Lee Markholt
Lee Markholt at the final table of the 2008 WPT World Poker Challenge

Lee Markholt is no stranger to making it deep on the World Poker Tour, with 14 previous cashes under his belt, but he is a stranger to both the final table and the winner's circle. That all changed at this year's World Poker Challenge when he not only made the final six but went on a tear that ended with his five final-table counterparts hitting the rail and Markholt taking down his first WPT title and nearly half a million dollars.

After Mike Sexton had closed out the event with his trademark witticisms and the winner photos had been snapped, we sat down with Mr. Markholt to share a few words.

You mentioned earlier that you'd tweaked your game a little bit recently. First of all, how does winning an event compare to your long string of consistent cashes and secondly, do you feel like the win was a direct result of those changes or was it just a matter of time?

I'd like to think it was just a matter of time. I've had big stacks deep in WPT events four or five times in the last year alone but I have made some errors in the past that might have cost me the opportunity to win. I've played big pots when I really didn't need to and in this event I really didn't have to play a lot of big pots.

I was able to build my stack for the most part playing small-ball poker and that's really the way I want to do things. I don't want to have to play really big pots and put my chips at risk so I'm learning more and more to do that.

Lee Markholt
Hahaha, grrrrr.

There was a bit of an issue at this final table with the blind structure. They shortened the levels and skipped one or two levels which made it a little harder to play that small-ball style you were referring to. Give us your thoughts on how the blinds affected the table dynamic and how it played into your strategy.

It really does change things but in this case I always had a good-sized stack and I was never at a point where the blinds were threatening me. So all in all it might have helped me a little bit because it really put a lot more pressure on the players with smaller stacks.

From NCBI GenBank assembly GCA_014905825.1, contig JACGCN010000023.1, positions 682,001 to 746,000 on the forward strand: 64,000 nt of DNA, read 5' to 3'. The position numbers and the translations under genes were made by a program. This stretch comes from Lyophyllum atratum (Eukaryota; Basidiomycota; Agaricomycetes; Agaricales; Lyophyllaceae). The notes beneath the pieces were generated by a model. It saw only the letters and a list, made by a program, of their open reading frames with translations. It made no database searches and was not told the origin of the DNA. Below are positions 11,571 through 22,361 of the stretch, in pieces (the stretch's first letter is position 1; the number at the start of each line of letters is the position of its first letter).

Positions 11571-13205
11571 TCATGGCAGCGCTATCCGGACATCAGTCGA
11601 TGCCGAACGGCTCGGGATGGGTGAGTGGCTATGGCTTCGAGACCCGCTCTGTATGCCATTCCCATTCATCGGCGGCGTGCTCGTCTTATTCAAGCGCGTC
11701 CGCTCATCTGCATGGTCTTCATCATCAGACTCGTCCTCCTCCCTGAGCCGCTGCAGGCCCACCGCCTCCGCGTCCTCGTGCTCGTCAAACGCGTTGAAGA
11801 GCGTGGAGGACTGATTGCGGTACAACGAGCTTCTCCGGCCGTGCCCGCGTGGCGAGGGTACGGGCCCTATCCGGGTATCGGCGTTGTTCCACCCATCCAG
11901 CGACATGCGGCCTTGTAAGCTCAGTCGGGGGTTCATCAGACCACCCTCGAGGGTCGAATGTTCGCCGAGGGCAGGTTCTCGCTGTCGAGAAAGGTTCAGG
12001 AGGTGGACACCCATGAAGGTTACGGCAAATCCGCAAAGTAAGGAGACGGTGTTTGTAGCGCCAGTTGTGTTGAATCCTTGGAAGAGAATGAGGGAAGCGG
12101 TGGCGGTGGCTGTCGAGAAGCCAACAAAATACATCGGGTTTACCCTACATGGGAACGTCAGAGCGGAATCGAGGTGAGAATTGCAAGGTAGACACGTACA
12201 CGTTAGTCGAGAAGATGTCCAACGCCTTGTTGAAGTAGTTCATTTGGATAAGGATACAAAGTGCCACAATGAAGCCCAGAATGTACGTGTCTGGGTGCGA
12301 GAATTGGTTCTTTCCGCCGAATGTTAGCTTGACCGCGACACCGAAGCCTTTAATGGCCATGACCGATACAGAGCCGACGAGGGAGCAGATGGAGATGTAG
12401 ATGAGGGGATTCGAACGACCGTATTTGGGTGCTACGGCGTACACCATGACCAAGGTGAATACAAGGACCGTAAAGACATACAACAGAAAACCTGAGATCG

On the point of the dynamic of this final table, how much did Phil Ivey, Michael Mizrachi, Chau Giang and Pat Poels getting eliminated right before the final table change that dynamic and your chances at a win?

I've played a lot with Pat and Chau and to me they were never a serious threat. They both play pretty tight. They both play really well but I know where they're at and I'm fine with playing against them. The fact that Phil Ivey got crippled and knocked out was huge, though, mainly because he was going to be on my immediate left. If he had gotten chips it would have been a problem.

Winnar!
El ultimo hombre.

You told us earlier that your family would be arriving like three or four hours into the final table so you were going to try to stretch it out and not win too quickly.

Yeah; they just got here right after it ended.

So I guess you weren't able to string the other players along long enough for your family to see the win?

(Laughs) Yeah I guess not. I'll still take it though.

What's it like having friends and family sweating you at the end of a big event like this?

Having them here can be huge. It's really great to know you have some support, win or lose, but I knew they were on the way. I really wanted my dad to be here to see me win but I guess he'll have to watch it on TV.

Thanks Lee and congratulations again.

* * * * * * * * * * *

Game tweaking aside, Markholt's consistent record made him one of those players who seemed destined for victory sooner or later. As he said himself, cashing all the time is great but it doesn't even come close to the win.

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About Matthew Showell

Matt Showell was born and raised in the fair city of Vancouver, Canada. He now spends the bulk of his time traveling the globe, reporting on the world’s biggest poker tournaments. Matt has lived and breathed poker since the end of high school when he learned the most common variants at home games with his friends. In university he made his living playing low-stakes cash games and multi-table tournaments online while following the professional circuit on television and the Internet and in magazines.

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